This means that restorations like porcelain veneers can last much longer than in the past. Dental crowns can be made entirely of ceramic material and used in places where we could only use metal crowns in the past. And with their new durability, they don’t wear down as fast and they maintain stain resistance for much longer. Just how strong are these ceramics? Prepare to be amazed.
Feldspathic Ceramics of the Past
The ceramic materials most commonly used for porcelain veneers in the past were feldspathic ceramics. These have the advantage of a high degree of naturalism. Laid down layer by layer, they looked very similar to your natural tooth enamel, which accumulates layer by layer in the body.
However, these ceramics are relatively weak. Traditional feldspathic ceramics had a strength of about 60-70 megapascals (MPa), about 8700-10,200 pounds per square inch (psi). New formulations of feldspathic porcelain were significantly stronger, up to 100 MPa, 14,500 psi.
Leucite Glass Ceramics
The next level of strength in dental ceramics was leucite-reinforced glass ceramics. These were press manufactured, so they didn’t have as good an appearance as the feldspathic ceramics. However, they were significantly stronger.
Leucite glass ceramics initially had a strength of about 120 MPa, about 17,400 psi, but later increased to 160 MPa, 23,200. However, the reduced aesthetics of these restorations meant that many dentists weren’t impressed with the increased strength. There developed a divide between dentists, with some adopting the new materials while others adopted the new materials.
New, Advanced Ceramics
But soon leucite glass ceramics were left behind by new developments. Lithium disilicate ceramics are much, much stronger than other materials previously employed, with a strength of about 400 MPa, about 58,000 psi. Recently, we’ve begun employing even stronger ceramics, zirconia, which have a strength that can range from 900 to 1100 MPa, nearly 160,000 psi! That’s comparable to the strength of titanium used in dental implants.
Cosmetic Tradeoffs for Strength
However, we don’t always choose the strongest option available for all your restorations. Just like the transition to leucite glass ceramics, moving up to the new stronger ceramics does come with some drawbacks. The most important is that as materials get stronger, they tend to get more opaque.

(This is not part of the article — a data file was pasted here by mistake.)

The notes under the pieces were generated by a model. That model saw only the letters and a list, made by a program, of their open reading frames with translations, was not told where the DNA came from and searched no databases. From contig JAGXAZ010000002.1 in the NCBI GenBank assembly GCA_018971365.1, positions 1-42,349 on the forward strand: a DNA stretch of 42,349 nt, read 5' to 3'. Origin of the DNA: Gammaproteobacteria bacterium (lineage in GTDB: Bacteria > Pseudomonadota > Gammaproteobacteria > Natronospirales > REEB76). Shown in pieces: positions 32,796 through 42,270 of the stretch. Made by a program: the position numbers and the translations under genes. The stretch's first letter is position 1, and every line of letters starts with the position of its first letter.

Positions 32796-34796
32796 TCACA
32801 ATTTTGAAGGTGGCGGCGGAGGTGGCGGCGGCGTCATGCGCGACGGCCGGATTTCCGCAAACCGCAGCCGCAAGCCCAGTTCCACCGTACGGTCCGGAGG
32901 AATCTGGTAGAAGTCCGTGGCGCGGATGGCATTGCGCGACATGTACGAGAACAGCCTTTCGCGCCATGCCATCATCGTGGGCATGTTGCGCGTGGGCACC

This matters because your natural tooth enamel is translucent. It lets light through down to the dentin inside your teeth. That’s why tooth trauma can cause your tooth to become discolored. What you’re actually seeing is bruising deep inside the tooth. So if we replace your tooth enamel with something too opaque, it won’t look natural.
We don’t have another option that’s as translucent as feldspathic porcelain. But lithium disilicate is actually pretty close. It’s a great compromise of translucency and strength. And because it’s so strong, it can be made thinner.
Sometimes, of course, we actually want to conceal your natural teeth (if, for example, they’re discolored from trauma), so we’ll use more opaque materials. In some cases, we might use a more translucent ceramic on the front, with a more opaque one inside.
And other times, only the strongest ceramics will stand up to the conditions, so we have to deal with the appearance. Fortunately, we can still make them look good.
Skeptical about Ceramics?
Many people who either got porcelain veneers in the past or know people who did are skeptical that ceramics can be as strong as promised. The truth is that modern ceramics are 4-10 times stronger than those in the past, so don’t dismiss a smile makeover before scheduling a consultation.
Whether you’re looking to replace old restorations or want to try porcelain veneers for the first time, please call (248) 656-2020 for an appointment with a Rochester cosmetic dentist at Rochester Advanced Dentistry.